I was surprised to find no reference to Cheracol, the cough syrup of choice in my childhood abode. I always assumed that it was named that because of its cherry flavor (minus on “r”). I checked their website but couldn’t find any explanation of the name. If anyone knows if I’m right please let me know.
I’m inclined to think probably not. According to this site, wild cherry bark is also used for its astringent and digestive bitter properties. In this regard, I guess it’s similar to Angostura Bitters, which also come from tree bark, just from the cinchona tree, not the wild cherry.
jblayne, I couldn’t find any reference of commercial cough syrup containing wild cherry bark extract. Every drug I found had codeine or some other opium derivative. Besides, wild cherry bark is at least mildly poisonous, and the first rule of patent medicines is “don’t kill your customers.”
Could the ubiquity of cherry flavoring in medicines date back to the old drug stores that, in addition to selling medicines, had soda fountains where they kept cherry syrup on hand for adding to Coca-cola to make cherry Coke?
I doubt it. Dr. Swayne’s cough medicine dates at least from 1858, which predates Coke by about a quarter-century or so. Most patent medicines weren’t produced locally anyway; you bought them like you’d buy any other over-the-counter medicine today. I’m sure that local pharmacists used cherry syrup to flavor medicines they made themselves, so your post isn’t off base.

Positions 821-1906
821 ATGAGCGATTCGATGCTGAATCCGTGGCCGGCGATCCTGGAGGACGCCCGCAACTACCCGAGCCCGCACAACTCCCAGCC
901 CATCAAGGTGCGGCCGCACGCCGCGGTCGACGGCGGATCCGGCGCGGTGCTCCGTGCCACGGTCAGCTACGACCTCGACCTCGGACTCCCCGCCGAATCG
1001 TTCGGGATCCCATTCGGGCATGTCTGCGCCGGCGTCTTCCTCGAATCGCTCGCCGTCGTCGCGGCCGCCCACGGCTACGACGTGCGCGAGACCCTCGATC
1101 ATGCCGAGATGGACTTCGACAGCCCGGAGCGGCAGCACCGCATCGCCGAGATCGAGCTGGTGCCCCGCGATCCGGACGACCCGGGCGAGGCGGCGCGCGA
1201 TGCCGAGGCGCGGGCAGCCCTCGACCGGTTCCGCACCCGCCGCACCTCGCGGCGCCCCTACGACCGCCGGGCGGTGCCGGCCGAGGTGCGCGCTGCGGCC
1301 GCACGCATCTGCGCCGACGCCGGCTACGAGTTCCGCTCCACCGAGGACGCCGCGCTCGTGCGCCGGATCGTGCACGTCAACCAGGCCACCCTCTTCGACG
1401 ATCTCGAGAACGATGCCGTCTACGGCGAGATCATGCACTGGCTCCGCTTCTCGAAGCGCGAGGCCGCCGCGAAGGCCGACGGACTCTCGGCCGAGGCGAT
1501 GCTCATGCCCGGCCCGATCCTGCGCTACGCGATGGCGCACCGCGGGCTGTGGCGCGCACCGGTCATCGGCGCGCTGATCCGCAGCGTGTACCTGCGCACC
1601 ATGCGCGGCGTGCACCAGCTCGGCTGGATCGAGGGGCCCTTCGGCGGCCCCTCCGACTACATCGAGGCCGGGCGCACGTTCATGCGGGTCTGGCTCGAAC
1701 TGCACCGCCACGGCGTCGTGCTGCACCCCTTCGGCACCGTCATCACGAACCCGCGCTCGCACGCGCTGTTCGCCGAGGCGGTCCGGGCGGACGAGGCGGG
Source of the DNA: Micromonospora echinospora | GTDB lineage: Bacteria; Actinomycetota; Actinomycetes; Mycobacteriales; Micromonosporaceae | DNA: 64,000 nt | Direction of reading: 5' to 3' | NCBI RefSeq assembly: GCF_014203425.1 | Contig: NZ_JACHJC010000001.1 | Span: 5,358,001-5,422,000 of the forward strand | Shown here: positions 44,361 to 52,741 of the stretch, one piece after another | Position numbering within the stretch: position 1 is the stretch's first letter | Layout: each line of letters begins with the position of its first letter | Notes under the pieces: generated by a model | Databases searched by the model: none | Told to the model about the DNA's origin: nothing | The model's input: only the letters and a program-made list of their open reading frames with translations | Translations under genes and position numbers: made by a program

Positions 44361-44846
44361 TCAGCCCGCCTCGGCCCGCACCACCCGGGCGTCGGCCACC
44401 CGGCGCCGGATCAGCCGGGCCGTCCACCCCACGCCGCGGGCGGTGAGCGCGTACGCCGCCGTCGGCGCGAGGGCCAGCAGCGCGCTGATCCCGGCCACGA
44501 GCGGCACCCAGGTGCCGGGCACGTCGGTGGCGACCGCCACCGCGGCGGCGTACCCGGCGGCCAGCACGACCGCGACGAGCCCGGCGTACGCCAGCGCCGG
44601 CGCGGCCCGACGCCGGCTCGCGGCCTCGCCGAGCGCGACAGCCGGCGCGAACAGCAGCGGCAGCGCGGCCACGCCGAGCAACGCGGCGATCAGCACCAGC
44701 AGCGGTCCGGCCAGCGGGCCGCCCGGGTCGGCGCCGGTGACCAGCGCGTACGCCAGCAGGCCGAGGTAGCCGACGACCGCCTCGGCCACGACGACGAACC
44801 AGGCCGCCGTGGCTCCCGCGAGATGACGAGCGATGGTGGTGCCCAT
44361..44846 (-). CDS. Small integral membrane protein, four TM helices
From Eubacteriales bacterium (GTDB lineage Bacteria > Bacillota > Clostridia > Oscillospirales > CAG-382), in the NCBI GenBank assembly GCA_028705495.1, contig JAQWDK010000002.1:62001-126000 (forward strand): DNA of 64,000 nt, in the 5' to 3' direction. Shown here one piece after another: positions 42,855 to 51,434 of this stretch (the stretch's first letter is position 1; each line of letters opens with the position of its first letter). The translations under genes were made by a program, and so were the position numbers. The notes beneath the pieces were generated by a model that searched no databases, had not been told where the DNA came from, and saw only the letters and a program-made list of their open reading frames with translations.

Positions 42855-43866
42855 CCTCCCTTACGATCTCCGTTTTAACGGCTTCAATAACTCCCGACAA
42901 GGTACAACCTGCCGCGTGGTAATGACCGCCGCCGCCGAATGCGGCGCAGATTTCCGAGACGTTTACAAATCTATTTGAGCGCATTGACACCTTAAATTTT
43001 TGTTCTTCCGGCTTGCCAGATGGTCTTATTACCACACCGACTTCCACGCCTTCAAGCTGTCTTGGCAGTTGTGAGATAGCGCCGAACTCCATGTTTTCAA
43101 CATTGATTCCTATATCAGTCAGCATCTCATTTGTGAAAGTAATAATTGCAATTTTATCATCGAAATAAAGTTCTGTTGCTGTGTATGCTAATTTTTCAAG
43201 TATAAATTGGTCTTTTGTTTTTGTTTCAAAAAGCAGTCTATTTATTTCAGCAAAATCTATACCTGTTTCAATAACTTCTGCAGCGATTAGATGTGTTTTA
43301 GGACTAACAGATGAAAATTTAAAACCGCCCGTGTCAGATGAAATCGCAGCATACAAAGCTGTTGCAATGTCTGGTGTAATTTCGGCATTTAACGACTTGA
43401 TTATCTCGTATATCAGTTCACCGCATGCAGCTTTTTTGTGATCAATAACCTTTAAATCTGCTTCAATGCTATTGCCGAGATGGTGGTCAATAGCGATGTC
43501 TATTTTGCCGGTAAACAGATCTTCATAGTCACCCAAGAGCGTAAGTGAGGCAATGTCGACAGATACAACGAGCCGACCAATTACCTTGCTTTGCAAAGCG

When you think about it, cherry is a pretty common flavoring, as these things go. Sweet cherries easily lend themselves to being made into syrups; all you really need are cherries, water and sugar, so it’s not farfetched to assume that drug manufacturers were just taking advantage of what they had. In the age of synthetic flavorings, cherry is one of the easiest to make and one of the most palatable. People who don’t particularly like whole cherries are still OK with cherry-flavored candy and drinks.
There are other flavors out there. Tylenol’s Simply Stuffy and Children’s Motrin are both berry-flavored, for example. Dimetapp is grape-flavored. Of course, children can’t (or won’t) just suck it up and take one for the team, so their stuff tends to be a lot sweeter than stuff for grownups. I once took a taste of some liquid Tylenol and that stuff hurt my teeth, it was that sweet.